A young mother is recuperating in a San Francisco hospital when she is suddenly gasping for breath. The call button fails to bring help in time. The hospital's doctors, some of the best in the nation, are completely mystified by her death. How did this happen?
This is not the first such case at the hospital. Just as patients are about to be released with a clean bill of health, their conditions take a devastating turn for the worse.
Accompanied by the newest member of the Women's Murder Club, Yuki Castellano, Lieutenant Lindsay Boxer probes deeper into the incidents. Could these cases just be appalling coincidences? Or is a maniac playing God with people's lives? When someone close to the Women's Murder Club begins to exhibit the same frightening symptoms, Lindsay fears no one is
THE 5TH HORSEMAN RIDES.
It is a wild race against time as Lindsay's investigation reveals a hospital administration determined to shield its reputation at all costs. And while the hospital wages an explosive court battle that grips the entire nation, Lindsay and the Women's Murder Club hunt for a merciless killer among its esteemed medical staff.
RAIN WAS DRUMMING HARD against the windows when the midnight-to-8:00 rounds began at San Francisco Municipal Hospital. Inside the ICU, thirty-year-old Jessie Falk was asleep in her hospital bed, floating on a Percocet lake of cool light.
Jessie was having the most beautiful dream she'd had in years.
She and the light of her life, three-year-old Claudia, were in Grandma's backyard swimming pool. Claudie was in her birthday suit and bright-pink water wings, slapping the water, sunlight glinting off her blond curls.
"Simon says, kiss like a butterfly, Claudie."
"Like this, Mommy?"
Then the mother and daughter were shouting and laughing, twirling and falling down, singing out "wheeeeeee," when without warning a sharp pain pierced Jessie's chest.
She awoke with a scream-bolted upright-and clapped both of her hands to her breast.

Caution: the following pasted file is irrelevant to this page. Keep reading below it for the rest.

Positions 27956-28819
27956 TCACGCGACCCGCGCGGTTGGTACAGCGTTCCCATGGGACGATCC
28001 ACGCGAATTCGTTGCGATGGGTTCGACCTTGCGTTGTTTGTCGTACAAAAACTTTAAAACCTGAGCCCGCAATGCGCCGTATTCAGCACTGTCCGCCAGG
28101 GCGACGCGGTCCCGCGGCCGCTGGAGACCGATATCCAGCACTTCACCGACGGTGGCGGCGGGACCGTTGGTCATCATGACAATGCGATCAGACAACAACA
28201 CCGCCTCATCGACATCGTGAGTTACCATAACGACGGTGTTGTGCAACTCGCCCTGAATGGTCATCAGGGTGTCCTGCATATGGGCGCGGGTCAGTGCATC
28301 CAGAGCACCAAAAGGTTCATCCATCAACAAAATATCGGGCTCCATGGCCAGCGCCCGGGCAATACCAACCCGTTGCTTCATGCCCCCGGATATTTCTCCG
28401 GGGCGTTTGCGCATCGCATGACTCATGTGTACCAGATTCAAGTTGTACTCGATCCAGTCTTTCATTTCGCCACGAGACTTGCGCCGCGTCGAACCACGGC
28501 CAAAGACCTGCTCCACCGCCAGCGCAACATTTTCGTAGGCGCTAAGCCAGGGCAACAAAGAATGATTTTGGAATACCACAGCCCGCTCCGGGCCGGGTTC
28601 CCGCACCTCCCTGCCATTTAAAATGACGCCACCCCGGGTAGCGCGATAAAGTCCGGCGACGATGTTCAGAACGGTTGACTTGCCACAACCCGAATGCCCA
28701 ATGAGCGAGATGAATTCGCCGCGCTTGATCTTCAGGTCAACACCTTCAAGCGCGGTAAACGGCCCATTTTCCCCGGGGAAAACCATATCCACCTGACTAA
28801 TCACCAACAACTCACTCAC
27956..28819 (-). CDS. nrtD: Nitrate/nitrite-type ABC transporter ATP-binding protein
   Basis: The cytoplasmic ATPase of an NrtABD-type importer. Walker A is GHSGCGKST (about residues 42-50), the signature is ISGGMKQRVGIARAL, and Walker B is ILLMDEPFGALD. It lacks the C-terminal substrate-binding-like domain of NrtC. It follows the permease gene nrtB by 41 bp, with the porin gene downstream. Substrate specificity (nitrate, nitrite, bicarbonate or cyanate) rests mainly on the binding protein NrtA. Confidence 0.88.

What was happening? What was that pain?
Then Jessie realized that she was in a hospital-and that she was feeling sick again. She remembered coming here, the ambulance ride, a doctor telling her that she was going to be fine, not to worry.
Falling, nearly fainting back to the mattress, Jessie fumbled for the call button at her side. Then the device slipped from her grasp and fell. It banged against the side of the bed with a muted clang.
Oh, God, I can't breathe. What's happening? I can't get my breath. It's horrible. I'm not fine.
Tossing her head from side to side, Jessie swept the darkened hospital room with her eyes. Then she seized on a figure at the far edge of her vision.
She knew the face.
"Oh, th-thank God," she gasped. "Help me, please. It's my heart."
She stretched out her hands, clutched feebly at the air, but the figure stayed in the shadows.
"Please," Jessie pleaded.
The figure wouldn't come forward, wouldn't help. What was going on? This was a hospital. The person in the shadows worked here.
Tiny black specks gathered in front of Jessie's eyes as a crushing pain squeezed the air from her chest. Suddenly her vision tunneled to a pinprick of white light.
"Please help me. I think I'm -"
"Yes," said the figure in the shadows, "you are dying, Jessie. It's beautiful to watch you cross over."
Copyright © 2006 by James Patterson
Read by Carolyn McCormick
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